The Washington Post

2012 MLB playoffs: St. Louis Cardinals are comfortable as a playoff underdog

Game 1 Cardinals starter Adam Wainwright: “I think we have a 100-win club, I really do. But we definitely had some key injuries.” (Jeff Roberson/ASSOCIATED PRESS)

That the St. Louis Cardinals were in this position — in the National League Division Series, awaiting the Washington Nationals on Sunday — is a staggering accomplishment in itself. It’s strange that one could even say that about a defending World Series champion, but after losing longtime manager Tony La Russa, otherworldly slugger Albert Pujols and terrific pitching coach Dave Duncan, and having numerous injuries to major contributors throughout the season, thus was the case.

Despite all of the above, the Cardinals still have one of the sport’s best offenses and a strong starting rotation as they once again find themselves in the playoffs as the NL’s lowest seed, a team on a run with experience that opponents fear. Last season, they sneaked into the postseason on the final day and won a World Series. This year, they earned the second wild-card spot on the penultimate day of the season and finished six games behind the Atlanta Braves. They still managed to topple Atlanta, peaking at exactly the right time.

It’s as if there’s something inside these Cardinals that is awoken around this time of year. They find an utter focus that propels them through September and into the postseason.

“Given the fact of all the changes we went through this past offseason, to win 88 games, I certainly would have taken that,” Cardinals General Manager John Mozeliak said. “To look back and try to say, ‘Were we underachieving?’ I just don’t feel that. I feel this club played well enough to qualify and that’s the most important.”

Judging solely by the quality of their lineup and strong pitching, it seems as if the Cardinals are much better than their record suggests. During the regular season, their lineup produced the fifth-highest scoring offense in the majors (4.72 runs per game), rivaling the totals of American League teams, and a starting rotation that overcame several injuries to post the fourth-best ERA (3.62) in the majors.

They were talented and deep enough to deal with the loss of aging but experienced ace Chris Carpenter, the 2005 NL Cy Young Award winner who returned two weeks ago, and injuries to starters Jaime Garcia and Jake Westbrook. They could withstand the ups and downs of Adam Wainwright, a top right-handed starter who was pitching in his first full season back from Tommy John surgery.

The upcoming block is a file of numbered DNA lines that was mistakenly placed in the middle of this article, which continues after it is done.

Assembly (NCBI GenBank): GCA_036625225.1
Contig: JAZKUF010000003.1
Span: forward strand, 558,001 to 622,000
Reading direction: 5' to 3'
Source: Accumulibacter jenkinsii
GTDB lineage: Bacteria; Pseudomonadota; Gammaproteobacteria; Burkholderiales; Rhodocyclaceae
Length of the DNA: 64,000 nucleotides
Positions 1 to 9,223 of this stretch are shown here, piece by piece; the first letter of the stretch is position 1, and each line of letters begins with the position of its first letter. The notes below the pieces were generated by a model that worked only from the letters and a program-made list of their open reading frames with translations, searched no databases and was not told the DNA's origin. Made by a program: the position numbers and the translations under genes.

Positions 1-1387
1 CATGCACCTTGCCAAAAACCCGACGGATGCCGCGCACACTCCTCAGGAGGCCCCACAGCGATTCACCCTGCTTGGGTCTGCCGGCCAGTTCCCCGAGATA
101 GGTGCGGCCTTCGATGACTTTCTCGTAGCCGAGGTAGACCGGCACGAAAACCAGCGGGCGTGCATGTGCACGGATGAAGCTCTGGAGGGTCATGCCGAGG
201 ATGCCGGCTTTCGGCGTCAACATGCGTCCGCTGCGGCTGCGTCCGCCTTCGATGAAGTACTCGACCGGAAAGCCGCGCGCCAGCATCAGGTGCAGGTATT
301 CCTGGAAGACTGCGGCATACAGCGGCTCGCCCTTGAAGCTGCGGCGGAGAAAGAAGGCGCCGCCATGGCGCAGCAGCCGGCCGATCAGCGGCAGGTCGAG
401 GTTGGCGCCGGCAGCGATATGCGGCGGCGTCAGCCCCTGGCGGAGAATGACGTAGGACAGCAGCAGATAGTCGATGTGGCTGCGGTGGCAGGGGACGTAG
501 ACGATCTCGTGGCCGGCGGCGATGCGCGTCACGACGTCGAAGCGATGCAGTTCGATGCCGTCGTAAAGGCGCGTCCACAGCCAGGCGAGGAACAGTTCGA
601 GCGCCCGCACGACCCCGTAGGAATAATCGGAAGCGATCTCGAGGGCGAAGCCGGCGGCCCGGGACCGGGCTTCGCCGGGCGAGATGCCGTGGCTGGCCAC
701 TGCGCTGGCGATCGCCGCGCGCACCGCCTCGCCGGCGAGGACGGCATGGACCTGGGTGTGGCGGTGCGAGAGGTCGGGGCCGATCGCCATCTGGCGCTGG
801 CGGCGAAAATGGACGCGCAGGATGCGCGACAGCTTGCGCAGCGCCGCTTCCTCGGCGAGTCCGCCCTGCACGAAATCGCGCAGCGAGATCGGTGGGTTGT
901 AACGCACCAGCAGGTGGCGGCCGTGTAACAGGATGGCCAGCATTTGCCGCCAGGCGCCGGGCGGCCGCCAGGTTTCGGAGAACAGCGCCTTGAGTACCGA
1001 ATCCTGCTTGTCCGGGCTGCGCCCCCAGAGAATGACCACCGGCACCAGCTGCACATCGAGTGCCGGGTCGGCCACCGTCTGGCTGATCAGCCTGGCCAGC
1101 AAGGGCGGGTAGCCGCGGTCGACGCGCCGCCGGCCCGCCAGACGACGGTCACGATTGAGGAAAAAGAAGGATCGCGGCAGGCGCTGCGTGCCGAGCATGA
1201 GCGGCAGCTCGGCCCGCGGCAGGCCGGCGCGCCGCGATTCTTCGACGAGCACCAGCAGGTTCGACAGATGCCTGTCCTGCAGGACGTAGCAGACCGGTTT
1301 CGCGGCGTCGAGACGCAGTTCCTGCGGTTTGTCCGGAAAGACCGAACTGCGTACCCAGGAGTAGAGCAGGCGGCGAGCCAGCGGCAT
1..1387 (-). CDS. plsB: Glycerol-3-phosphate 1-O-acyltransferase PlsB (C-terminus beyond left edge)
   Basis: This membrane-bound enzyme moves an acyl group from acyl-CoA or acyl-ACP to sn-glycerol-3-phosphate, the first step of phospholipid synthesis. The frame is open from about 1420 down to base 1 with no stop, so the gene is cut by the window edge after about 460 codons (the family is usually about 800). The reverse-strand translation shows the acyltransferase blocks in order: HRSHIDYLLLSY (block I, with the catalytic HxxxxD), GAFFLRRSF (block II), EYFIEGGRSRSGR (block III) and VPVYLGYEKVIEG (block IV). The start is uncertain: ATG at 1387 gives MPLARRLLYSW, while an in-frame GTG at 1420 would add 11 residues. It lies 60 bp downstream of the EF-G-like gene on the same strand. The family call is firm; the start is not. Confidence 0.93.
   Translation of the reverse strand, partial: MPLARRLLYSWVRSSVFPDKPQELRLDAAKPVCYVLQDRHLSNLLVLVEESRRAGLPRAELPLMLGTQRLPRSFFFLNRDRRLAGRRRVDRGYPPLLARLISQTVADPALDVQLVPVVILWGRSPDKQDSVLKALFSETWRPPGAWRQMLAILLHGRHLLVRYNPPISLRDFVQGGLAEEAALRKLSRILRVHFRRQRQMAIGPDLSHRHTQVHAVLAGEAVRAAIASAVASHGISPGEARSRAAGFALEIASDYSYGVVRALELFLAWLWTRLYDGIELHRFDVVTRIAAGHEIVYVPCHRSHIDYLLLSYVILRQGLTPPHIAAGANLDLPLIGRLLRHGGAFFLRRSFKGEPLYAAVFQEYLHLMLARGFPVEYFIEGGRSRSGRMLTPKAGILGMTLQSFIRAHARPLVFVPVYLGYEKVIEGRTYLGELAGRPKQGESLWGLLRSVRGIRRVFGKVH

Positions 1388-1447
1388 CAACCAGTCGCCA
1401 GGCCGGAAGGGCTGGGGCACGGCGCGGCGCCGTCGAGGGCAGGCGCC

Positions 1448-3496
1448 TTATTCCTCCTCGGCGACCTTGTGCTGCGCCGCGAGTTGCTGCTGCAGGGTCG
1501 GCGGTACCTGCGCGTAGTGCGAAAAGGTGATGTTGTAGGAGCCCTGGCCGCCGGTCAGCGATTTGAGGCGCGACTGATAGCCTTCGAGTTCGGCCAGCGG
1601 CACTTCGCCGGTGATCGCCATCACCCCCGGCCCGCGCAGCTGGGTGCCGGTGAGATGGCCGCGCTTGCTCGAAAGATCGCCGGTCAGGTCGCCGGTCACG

On offense, they were without Pujols, a three-time MVP who left via free agency; Lance Berkman, a six-time all-star who played in only 32 games because of knee injuries; and everyday shortstop Rafael Furcal to an elbow injury in August. La Russa retired after 16 years managing the Cardinals, and Duncan, one of the best pitching coaches in baseball, took an absence to tend to his ailing wife.

“We didn’t play our best ball, no doubt,” said Wainwright, the Cardinals’ starter on Sunday. “I think we have a 100-win club, I really do. But we definitely had some key injuries. We lost Chris Carpenter, Lance Berkman, Rafael Furcal. We lost some key pieces along the way. Allen Craig missed a month. These are some big bats. To be in the postseason and go in and win a really tough game against Atlanta yesterday is nothing to hang our head about. We have accomplished something great.”

The Cardinals enter the opening game of the NLDS having won eight of their past 11 games, including taking two of three games from the Nationals at Busch Stadium Sept. 28-30. They may have the worst record of all the NL playoff teams, but they went 17-13 in September and October, good enough to put them in this position.

In Friday’s inaugural one-game NL wild-card matchup, the Cardinals fell behind early by two runs against young Braves ace Kris Medlen. They recovered calmly, took advantage of the Braves’ mistakes and took the lead in the fourth inning. They didn’t have the rushed, overly aggressive at-bats that plagued the younger, less experienced Braves hitters. They continued to capitalize on miscues, building a four-run lead in the seventh inning and working out of potentially harrowing jams.

“I don’t think you can say enough about what those guys went through in 2011,” Cardinals Manager Mike Matheny said, “what they overcame, how much they were the underdog and how they were ruled out and all those things that brought them together which defines the character of a team, and ultimately defines character of people. All of those are benefits that they have earned and they worked their way through, and this team is doing the same thing this year.”

James Wagner joined the Post in August 2010 and, prior to covering the Nationals, covered high school sports across the region.



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